There is a new room for revenue and cash flow growth for Fortis Inc. (TSX:FTS)(NYSE:FTS) after the energy giant announced on November 22 that it has finally entered the Chinese liquefied natural gas (LNG) market by making its first ever shipment of LNG to the exponentially growing emerging market. Fortis’s LNG shipment to China in November was the first such export to ever originate from Canada, and the company intends to build on the success of the small pilot project to grow its Asian LNG presence. While the departure of Fortis’s LNG shipment was indeed a great milestone for Canada’s liquefied…
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There is a new room for revenue and cash flow growth for Fortis Inc. (TSX:FTS)(NYSE:FTS) after the energy giant announced on November 22 that it has finally entered the Chinese liquefied natural gas (LNG) market by making its first ever shipment of LNG to the exponentially growing emerging market.
Fortis’s LNG shipment to China in November was the first such export to ever originate from Canada, and the company intends to build on the success of the small pilot project to grow its Asian LNG presence.
While the departure of Fortis’s LNG shipment was indeed a great milestone for Canada’s liquefied natural gas export industry, the news is to be celebrated as a successful attempt by a Canadian energy player to directly ship an LNG container from a local port. Fortis is aiming to grab a potentially important piece of the pie in a very promising new growth market in the natural gas industry.
China has become the fastest-growing LNG export market in the world. The country’s exponentially growing natural gas imports since 2015 are on pace to make it the second-largest LNG importer globally behind Japan.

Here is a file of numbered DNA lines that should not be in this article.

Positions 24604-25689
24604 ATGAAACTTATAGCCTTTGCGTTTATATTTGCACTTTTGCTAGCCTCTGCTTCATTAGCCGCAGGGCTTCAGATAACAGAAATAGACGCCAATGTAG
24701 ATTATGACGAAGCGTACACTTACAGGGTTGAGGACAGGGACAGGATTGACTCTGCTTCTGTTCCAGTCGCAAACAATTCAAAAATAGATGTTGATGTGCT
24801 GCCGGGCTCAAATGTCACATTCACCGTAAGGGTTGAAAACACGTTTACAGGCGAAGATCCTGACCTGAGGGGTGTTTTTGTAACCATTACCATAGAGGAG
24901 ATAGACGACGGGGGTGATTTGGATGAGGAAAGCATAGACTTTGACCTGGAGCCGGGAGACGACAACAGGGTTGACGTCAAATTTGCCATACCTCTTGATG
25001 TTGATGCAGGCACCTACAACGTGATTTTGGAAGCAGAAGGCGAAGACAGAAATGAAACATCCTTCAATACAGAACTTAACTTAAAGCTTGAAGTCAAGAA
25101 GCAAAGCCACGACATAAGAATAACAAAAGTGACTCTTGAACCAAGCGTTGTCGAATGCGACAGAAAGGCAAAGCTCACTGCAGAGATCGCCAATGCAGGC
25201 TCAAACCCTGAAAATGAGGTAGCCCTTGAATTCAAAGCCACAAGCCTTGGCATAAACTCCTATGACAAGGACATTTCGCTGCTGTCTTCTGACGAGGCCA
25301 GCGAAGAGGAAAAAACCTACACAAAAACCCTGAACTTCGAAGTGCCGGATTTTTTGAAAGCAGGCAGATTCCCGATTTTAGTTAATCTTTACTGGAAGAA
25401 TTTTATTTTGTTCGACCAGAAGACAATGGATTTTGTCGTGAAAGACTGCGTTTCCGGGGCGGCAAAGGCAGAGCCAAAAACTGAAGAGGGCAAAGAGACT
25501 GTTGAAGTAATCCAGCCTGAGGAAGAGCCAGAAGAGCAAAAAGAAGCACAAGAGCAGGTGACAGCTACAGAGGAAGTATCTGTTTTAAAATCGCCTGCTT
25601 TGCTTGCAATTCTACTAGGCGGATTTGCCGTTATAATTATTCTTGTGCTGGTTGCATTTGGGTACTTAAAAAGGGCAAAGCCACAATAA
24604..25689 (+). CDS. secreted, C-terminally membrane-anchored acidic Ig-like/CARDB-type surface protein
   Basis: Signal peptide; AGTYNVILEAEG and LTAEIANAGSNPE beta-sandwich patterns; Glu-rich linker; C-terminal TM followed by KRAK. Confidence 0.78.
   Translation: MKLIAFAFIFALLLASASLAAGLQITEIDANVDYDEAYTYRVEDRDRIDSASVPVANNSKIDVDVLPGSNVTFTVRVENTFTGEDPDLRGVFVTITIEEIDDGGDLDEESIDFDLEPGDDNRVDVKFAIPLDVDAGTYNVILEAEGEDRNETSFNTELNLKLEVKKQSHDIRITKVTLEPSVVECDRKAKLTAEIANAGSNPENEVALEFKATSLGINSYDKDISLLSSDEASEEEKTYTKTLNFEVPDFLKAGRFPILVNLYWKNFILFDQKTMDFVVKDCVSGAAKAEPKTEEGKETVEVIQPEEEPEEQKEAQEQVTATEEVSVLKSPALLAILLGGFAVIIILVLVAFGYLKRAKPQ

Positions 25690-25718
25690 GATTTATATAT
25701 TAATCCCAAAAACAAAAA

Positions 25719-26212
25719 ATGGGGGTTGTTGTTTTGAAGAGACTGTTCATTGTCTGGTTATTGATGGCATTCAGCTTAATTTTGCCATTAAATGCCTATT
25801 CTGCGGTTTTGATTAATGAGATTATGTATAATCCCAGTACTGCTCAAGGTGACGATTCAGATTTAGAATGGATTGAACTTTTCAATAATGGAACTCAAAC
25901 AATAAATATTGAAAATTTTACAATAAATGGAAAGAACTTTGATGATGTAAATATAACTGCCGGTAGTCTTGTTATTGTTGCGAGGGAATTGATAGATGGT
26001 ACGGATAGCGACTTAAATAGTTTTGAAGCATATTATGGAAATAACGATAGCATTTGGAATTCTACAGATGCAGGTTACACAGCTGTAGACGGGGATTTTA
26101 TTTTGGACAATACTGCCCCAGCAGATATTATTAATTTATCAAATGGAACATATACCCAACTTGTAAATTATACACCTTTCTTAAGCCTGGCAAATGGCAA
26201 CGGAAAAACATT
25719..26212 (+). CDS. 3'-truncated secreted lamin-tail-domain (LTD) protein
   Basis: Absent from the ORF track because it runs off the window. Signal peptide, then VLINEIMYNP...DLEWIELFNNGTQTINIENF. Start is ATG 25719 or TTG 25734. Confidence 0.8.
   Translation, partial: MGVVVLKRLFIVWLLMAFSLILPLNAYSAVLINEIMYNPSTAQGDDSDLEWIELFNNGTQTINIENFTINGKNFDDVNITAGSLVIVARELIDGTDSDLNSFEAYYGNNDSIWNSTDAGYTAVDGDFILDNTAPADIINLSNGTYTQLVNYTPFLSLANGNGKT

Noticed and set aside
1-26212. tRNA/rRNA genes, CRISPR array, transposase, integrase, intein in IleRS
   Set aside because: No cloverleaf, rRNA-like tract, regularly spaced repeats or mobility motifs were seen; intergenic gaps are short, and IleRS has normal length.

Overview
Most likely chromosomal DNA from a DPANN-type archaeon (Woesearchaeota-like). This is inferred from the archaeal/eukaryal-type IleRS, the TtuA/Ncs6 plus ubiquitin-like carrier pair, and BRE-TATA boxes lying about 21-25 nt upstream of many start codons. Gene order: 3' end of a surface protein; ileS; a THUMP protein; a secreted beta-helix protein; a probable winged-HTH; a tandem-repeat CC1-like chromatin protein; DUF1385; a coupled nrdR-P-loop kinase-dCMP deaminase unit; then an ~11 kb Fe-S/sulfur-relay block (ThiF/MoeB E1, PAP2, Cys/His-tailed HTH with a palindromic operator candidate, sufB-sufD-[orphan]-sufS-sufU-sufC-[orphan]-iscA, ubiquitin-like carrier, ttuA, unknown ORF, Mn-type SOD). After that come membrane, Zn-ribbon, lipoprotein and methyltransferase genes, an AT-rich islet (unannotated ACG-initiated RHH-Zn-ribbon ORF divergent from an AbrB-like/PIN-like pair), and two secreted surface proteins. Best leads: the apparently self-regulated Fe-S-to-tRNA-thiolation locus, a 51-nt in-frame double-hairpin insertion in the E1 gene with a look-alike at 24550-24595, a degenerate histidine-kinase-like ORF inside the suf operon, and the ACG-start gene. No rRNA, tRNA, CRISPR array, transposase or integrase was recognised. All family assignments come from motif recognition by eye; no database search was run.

In a December 6th posting, LNG World Shipping has already revised its expectations. It now expects Chinese LNG imports for 2017 to be ahead of those of Korea, albeit by a small margin. The industry information leader was previously expecting this to happen by 2018.
China intends to replace “dirty” coal with cleaner burning natural gas in a five-year plan ending 2020 to reduce air pollution after earlier suspending more than 100 coal-fired plants that were either approved or under construction.
Asian spot LNG prices are reported to have hit a three-year high this month after a 60% leap since early September, and Fortis is breaking into a seemingly lucrative international LNG market that could sustain higher product prices for the foreseeable future as the world increases its preference for cleaner energy sources.
Furthermore, with the forecasted continuous rise in global energy demand, according to a 2017 Royal Dutch Shell LNG outlook report, this demand growth may be met by 45% by natural gas by 2030, with Asia contributing the biggest LNG demand growth.
One critical factor that could enable Fortis to successfully grow exports to Asia is a recent development in the LNG market where trade is quickly changing to meet the rapidly evolving needs of buyers, including shorter-term and lower-volume contracts, allowing new suppliers to venture into this growing market at a slower pace, gradually growing its market presence.
New market, brand new challenges
There is an increasing threat of a rising bargaining power of Asian LNG buyers that could easily reduce the profitability of supply contracts across the whole industry and cut into Fortis’s expected cash flows.
A recent example in focus is in the latest Reuters report. India, a very important and growing LNG importer, has successfully renegotiated its 20-year 2009 contract with leading LNG supplier ExxonMobil this year, with the supplier willing not only to lower the contract price, but also to foot the shipping bills.
This could be a bad precedent for the growing gas market, where supplier capacity is increasing with a series of new Australian and United States LNG liquefaction plants likely to introduce substantial volumes into the market going forward.
Another worry could be Russia’s growing global dominance in the gas market after commissioning a big US$20 billion project in the Arctic Circle. Russia could introduce more price competition in the global LNG market, as it can supply the product in high volumes and at significantly lower costs.
Fortis is dipping its foot into a global LNG market, where leaders Royal Dutch Shell, ExxonMobil, and Chevron are also vying for a bigger slice of the market, and the incumbents may change the rules of the game any time as they respond to new competitor threats.
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Fool contributor Brian Paradza has no position in any stocks mentioned.